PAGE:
U.S. stock indexes attempted to push higher Tuesday morning, as the buying momentum on Wall Street refused to be deflated, even as investors enter what is expected to be a seasonally challenging month for equities, following the best August returns in more than 30 years.
How are stock benchmarks performing?
The Dow Jones Industrial Average
was up 2 points at 28,433, a less-than 0.1% rise, reversing an opening slide; the S&P 500 index
added 7 points to reach 3,507, a rise 0.2%; while the Nasdaq Composite Index
advanced 87 points at 11,861, a rise of 0.7%, touching a record intraday high at 11,865.66.
On Monday, the Dow shed 223.82 points, or 0.8%, to end at 28,430.05. The S&P 500
fell 7.70 points, or 0.2%, ending at 3,500.31. The Nasdaq rose 79.82 points, 0.7%, to end at a record 11,775.46, its 41st record close of 2020.
The S&P 500 clinched its best August return since 1986 and the Dow its best return for that month since 1984, while the Nasdaq recorded its strongest August since 2000
What’s driving the market?
Buying of large-capitalization growth and technology stocks, a major theme of trading since the coronavirus pandemic took hold in March, appeared set to continue to start trade in September.
Tesla and Apple, underscored that theme early Tuesday, with shares of the electric-vehicle maker and the iPhone creator on pace to extend a rally after splitting their popular shares on Monday.
Still, investors are anxious going into the new month as they wrestle with stock valuations elevated against a backdrop of a Federal Reserve that has implied that it will keep rates ultra-low even if inflation pressures begin to percolate.
“Technology has regained leadership with broad-based movement back to new highs, and Growth dominating, but bifurcation is growing larger,” Mark Newton, technical analyst at Newton Advisors, said.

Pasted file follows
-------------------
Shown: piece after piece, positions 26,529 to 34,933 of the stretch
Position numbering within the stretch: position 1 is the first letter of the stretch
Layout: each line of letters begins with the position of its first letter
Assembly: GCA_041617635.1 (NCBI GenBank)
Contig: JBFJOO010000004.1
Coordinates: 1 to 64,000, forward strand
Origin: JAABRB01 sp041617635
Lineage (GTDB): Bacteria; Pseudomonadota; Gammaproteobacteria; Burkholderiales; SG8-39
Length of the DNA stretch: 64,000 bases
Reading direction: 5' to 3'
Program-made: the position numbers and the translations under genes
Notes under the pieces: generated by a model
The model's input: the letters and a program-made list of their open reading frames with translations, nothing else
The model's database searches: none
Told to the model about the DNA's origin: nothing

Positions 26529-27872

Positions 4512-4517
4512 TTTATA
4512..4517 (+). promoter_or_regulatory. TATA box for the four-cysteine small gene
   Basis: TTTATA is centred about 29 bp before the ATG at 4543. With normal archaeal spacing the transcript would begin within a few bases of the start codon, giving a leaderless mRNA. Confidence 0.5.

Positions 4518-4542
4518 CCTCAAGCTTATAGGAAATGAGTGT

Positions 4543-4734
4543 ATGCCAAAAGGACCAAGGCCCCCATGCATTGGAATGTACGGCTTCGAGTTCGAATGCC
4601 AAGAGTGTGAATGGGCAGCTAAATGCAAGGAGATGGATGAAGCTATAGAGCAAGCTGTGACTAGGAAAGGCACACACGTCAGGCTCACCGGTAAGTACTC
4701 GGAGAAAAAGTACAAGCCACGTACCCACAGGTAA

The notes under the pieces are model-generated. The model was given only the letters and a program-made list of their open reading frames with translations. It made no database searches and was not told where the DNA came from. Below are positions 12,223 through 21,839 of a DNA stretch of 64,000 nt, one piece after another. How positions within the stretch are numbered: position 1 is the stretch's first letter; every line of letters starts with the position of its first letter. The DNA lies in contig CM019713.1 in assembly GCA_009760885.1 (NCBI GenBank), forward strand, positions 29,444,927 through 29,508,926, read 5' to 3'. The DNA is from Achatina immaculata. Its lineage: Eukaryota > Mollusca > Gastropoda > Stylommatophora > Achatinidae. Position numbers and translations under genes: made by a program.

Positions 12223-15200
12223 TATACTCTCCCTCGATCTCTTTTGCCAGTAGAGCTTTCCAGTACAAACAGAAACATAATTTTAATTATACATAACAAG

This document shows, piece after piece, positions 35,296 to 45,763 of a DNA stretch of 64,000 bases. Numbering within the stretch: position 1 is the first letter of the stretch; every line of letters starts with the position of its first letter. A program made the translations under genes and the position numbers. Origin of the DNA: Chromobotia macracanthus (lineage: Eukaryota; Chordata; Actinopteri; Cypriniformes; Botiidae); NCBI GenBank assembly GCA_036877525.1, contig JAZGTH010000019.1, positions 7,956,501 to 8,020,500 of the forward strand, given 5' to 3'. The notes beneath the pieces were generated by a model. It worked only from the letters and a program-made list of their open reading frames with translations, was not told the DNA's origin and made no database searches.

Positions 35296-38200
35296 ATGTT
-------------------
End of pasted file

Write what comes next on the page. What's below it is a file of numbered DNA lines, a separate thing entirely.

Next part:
He cautioned that breadth, or the number of stocks rising versus those declining, is offering a cautious sign. “Breadth has tailed off ‘big-time’ with more than 5 occurrences in the last few weeks of more decliners than advancing issues,” he said.
The Fed’s new stance on inflation targeting is still being digested on Wall Street and has so far resulted in more pressure on the U.S. dollar, a factor that may also support further buying in stocks that boast large overseas businesses.
In U.S. economic news, the seasonally adjusted IHS Markit final manufacturing sector purchasing managers’ index rose to 53.1 in August, down slightly from the previously released ‘flash’ estimate of 53.6, but up from 50.9 at the start of the third quarter to post the fastest expansion since January 2019.
A closely watched PMI report on manufacturing activity from the Institute for Supply Management for August is due at 10 a.m., with a consensus forecast for 54.7.
Overnight the eurozone IHS manufacturing purchasing managers index pointed to improving conditions in August, as the region’s recovery from the coronavirus pandemic continued, while in China the Caixin purchasing managers index, which is weighted toward small, private manufacturers, rose to 53.1 in August from 52.8 in July.
A report on U.S. construction spending for July also is due at 10 a.m., with report on motor vehicle sales coming throughout the day.
Among Fed speakers, Fed Gov. Lael Brainard is slated to speak at 1 p.m.
Which stocks are in focus?
- Shares of Tesla Inc.
were down 2.5% on Tuesday after it announced a $5 billion offering, which deflated its momentum after its stock split on Monday.
- Zoom Video Communications Inc.
shares soared 28% early Monday after the company made as much money in May, June and July as it did in all of 2019, beating even the outsize expectations of Wall Street and sending its stock, its recent quarterly results out on Monday revealed.
- Shares of Eastman Kodak Co.
were up more than 36% Tuesday after the company disclosed that D.E. Shaw & Co. has taken a 5.2% stake in the company.
How are other assets trading?
The yield on the 10-year Treasury note
added 1.4 basis points to 0.72%, after adding 15.9 basis points during August. Bond prices move inversely to yields.
jumped $19.90, or 1%, to $1,998.50 an ounce, trading around its highest level in about two weeks. West Texas Intermediate crude for October delivery
traded 40 cents, or 0.9%, at $43.02 a barrel on the New York Mercantile Exchange.
The ICE U.S. Dollar Index
which tracks the currency versus a basket of six major rivals, fell 0.3% to extend its decline this year and trade around its lowest level since 2018.